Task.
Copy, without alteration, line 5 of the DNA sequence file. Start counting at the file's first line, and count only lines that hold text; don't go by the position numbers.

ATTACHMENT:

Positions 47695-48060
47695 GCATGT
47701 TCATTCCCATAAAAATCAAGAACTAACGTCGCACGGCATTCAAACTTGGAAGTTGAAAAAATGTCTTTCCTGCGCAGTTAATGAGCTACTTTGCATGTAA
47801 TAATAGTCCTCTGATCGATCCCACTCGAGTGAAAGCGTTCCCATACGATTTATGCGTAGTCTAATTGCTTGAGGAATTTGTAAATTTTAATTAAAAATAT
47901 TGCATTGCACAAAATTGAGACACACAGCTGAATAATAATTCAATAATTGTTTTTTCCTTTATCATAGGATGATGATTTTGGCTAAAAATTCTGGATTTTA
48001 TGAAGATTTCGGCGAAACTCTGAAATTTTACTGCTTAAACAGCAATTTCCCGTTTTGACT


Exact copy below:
47901 TGCATTGCACAAAATTGAGACACACAGCTGAATAATAATTCAATAATTGTTTTTTCCTTTATCATAGGATGATGATTTTGGCTAAAAATTCTGGATTTTA